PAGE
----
an American actor, best known for his role as Officer Jonathan “Jon” Baker in CHiPs, an American television series. He is a decorated Marine veteran, accomplished motorcycle rider, race car driver, Bonneville Salt Flats Land Speed Record holder, and private pilot.
Early life, education and military service Wilcox was born on 8 August 1947 in San Diego, California, the son of Marion G. and John C. Wilcox. He was one of four children. When he was a baby, his parents divorced. He lived with his grandfather in Rawlins, Wyoming. Then when his father died, his mother worked as a secretary to provide for the family. After he graduated from Rawlins High School, he worked at different jobs including acting and rodeo cowboy.
Wilcox joined the Marines in May 1967 and served 13 months in Vietnam during the Tet Offensive. He was honorably discharged with the rank of Staff Sergeant in 1973.
Wilcox is a graduate of Cal State Northridge.
Career Early years Wilcox made a guest appearance in 1971 in Room 222. In 1973, Wilcox appeared in The Streets of San Francisco episode “The Runaways” as older brother George. Also in 1973 he starred in Lassie as Dale, one of the boys who grew up there and was now working as a hired hand. Wilcox appeared in an episode ofCannon “Target In The Mirror” S3/Ep05 1973 in an uncredited role as a witness. He performed in the 1976 film The Last Hard Men, other TV appearances includingThe Partridge Family, Hawaii Five-O, M*A*S*H, and Police Story, as well as commercials. He was the main (and only human for most of it) actor of a two-part show on the Disney anthology show in the mid 70’s playing a lone cowboy on a cattledrive to and their adventures enroute to market.
CHiPs Wilcox was cast as Jon Baker, one of the lead characters on CHiPs, an action TV series (1977–83) about California Highway Patrol motorcycle officers. Wilcox was not in season six and was cast from (1977-1982) Wilcox performed many of his own stunts on the show. Unlike his co-star Erik Estrada (who played his partner “Ponch”), Wilcox never suffered any major injuries. By the 1979–80 season, he made $25,000 per episode (the same amount as Estrada) and it escalated thereafter. During his time on CHiPs, Wilcox appeared on the cover of TV Guide three times, along with Estrada.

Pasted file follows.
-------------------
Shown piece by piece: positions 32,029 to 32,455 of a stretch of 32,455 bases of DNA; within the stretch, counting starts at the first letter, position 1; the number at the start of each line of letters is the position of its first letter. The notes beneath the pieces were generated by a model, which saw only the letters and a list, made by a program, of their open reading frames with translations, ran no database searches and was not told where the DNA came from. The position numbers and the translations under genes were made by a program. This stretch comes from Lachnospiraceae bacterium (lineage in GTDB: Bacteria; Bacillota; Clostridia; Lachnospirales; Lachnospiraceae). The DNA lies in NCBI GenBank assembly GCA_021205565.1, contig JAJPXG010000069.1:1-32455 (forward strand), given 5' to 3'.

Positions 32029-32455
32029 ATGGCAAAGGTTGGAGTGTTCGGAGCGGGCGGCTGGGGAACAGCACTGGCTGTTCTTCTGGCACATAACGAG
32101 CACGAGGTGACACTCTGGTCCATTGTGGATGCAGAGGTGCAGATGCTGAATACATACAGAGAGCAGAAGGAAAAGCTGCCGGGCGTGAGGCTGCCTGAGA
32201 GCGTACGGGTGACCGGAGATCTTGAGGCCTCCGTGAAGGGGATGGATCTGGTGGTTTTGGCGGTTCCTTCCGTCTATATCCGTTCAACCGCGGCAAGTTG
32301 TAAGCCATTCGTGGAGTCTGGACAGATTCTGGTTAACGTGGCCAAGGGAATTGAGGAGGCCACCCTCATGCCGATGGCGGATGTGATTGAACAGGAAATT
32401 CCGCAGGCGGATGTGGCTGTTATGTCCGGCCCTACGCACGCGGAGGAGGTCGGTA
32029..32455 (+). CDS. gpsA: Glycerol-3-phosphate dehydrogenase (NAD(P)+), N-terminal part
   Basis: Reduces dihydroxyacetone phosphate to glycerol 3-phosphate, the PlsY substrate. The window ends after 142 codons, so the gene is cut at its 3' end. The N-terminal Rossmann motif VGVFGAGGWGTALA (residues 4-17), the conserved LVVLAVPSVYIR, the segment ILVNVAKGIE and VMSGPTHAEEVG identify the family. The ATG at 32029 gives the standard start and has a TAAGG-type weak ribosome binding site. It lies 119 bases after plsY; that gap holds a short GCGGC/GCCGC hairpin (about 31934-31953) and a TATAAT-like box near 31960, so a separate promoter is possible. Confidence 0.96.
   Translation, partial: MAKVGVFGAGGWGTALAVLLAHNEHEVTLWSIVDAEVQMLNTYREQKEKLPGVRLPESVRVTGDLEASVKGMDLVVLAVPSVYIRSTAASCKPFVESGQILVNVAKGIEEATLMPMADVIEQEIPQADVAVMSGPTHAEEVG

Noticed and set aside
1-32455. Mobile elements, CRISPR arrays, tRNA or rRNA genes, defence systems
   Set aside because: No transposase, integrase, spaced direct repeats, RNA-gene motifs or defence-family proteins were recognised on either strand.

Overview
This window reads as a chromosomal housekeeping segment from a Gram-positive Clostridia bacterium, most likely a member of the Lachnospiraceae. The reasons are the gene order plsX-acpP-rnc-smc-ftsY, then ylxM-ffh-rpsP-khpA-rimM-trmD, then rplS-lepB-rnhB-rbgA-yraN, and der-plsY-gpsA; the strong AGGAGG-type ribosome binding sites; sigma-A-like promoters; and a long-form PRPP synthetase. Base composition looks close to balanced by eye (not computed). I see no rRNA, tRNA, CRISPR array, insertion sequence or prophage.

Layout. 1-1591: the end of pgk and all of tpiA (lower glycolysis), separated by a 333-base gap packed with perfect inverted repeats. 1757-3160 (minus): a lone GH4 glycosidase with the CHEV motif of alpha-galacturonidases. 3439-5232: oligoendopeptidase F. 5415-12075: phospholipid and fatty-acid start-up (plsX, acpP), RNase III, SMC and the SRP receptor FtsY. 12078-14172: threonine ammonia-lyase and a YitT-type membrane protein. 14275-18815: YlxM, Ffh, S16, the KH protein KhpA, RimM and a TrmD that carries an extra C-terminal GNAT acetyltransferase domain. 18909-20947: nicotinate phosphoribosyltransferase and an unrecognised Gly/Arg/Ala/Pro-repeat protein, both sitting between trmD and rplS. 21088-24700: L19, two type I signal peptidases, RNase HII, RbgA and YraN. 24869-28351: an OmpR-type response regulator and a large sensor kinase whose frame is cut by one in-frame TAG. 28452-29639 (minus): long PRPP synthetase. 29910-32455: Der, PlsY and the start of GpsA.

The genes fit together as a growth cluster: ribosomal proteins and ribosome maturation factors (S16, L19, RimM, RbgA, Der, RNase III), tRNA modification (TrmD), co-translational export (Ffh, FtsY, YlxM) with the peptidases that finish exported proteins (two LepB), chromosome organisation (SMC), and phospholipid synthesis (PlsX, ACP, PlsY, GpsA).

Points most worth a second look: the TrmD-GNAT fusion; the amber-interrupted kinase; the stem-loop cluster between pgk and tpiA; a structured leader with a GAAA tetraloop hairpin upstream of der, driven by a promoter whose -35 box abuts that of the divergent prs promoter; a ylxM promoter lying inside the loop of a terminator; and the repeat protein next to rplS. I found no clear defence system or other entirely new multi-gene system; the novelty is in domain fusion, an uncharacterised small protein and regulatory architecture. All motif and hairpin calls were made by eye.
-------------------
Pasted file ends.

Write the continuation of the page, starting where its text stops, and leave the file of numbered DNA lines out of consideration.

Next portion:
Rumors of friction between the two had occurred late in the 1978–79 season, but it calmed down after Estrada’s injury at the beginning of the 1979–80 season as Wilcox came to his friend’s rescue. Wilcox confirmed that some of the rumors of on-set feuding were true, but minor issues blown out of proportion. He added: “We’re just two totally different people.”
Wilcox is among the cast members who appeared at a reunion in Los Angeles to celebrate the series’ 35th anniversary. Wilcox filmed the event and helped raise money for policemen and for kids at risk. Wilcox stated he called Estrada to invite him, as did Robert Pine, but Estrada did not return calls nor did he show up for the event. Estrada’s manager said he was trying to establish a new and separate identity from CHiPs.
After CHiPs In 1982, Wilcox left CHiPs and formed his own production company, Wilcox Productions, which produced the award winning TV series for HBO The Ray Bradbury Theater for five years. He developed, optioned and sold to MGM The Yorkshire Ripper and sold to Columbia The Wolfman Jack Story. Later Wilcox optioned Flipper and was the Executive Producer of that movie for Universal Pictures. He also continued acting and directing. Presently Wilcox works with Saratoga Entertainment which is a production and digital distribution company. He also is a consultant to Enabledware which is a rule based digital distribution software in 57 languages with a focus on digital universities and security for sports stadiums.
As stated above, Wilcox was executive producer of the TV movie Death of a Playmate: The Dorothy Stratten Story. The story had a deeper resonance for Wilcox, whose older sister was fatally shot in front of her three children, her mother and 17 witnesses. The accused murderer, her husband, was later acquitted in a celebrated trial in Wyoming and subsequently killed in a barroom brawl, according to Wilcox.
Wilcox was considered for the role of Sonny Crockett in Miami Vice, which run on NBC from 1984 to 1989.
Wilcox appeared in a 1985 made-for-TV movie sequel to The Dirty Dozen, called The Dirty Dozen: The Next Mission. He played a convicted war prisoner Tommy Wells, recruited to help terminate a German general who is plotting to assassinate Hitler.
Wilcox was reunited briefly on-screen with his former co-star Estrada in National Lampoon’s Loaded Weapon 1, and then again in 1998, where he reprised his role of Jon Baker (now Captain Baker) in the Turner Network Television production of CHiPs ’99 along with such memorable co-stars such as Estrada (Ponch), Robert Pine (Commissioner Joe Getraer), Brodie Greer (Barry “Bear” Baricza), Paul Linke (Detective Artie Grossman) and Bruce Penhall (Sergeant Bruce Nelson).
In 2008, Wilcox had a brief cameo in the music video for Rehab’s song “Bartender Song (Sittin’ at a Bar)”. He played a California Highway Patrol Sergeant, a reference to his role on CHiPs.
He appeared in a cameo as himself dressed as “Officer Jon Baker” on the 2009 Christmas episode of 30 Rock. Wilcox also completed a cameo in the feature filmTwo Sillies.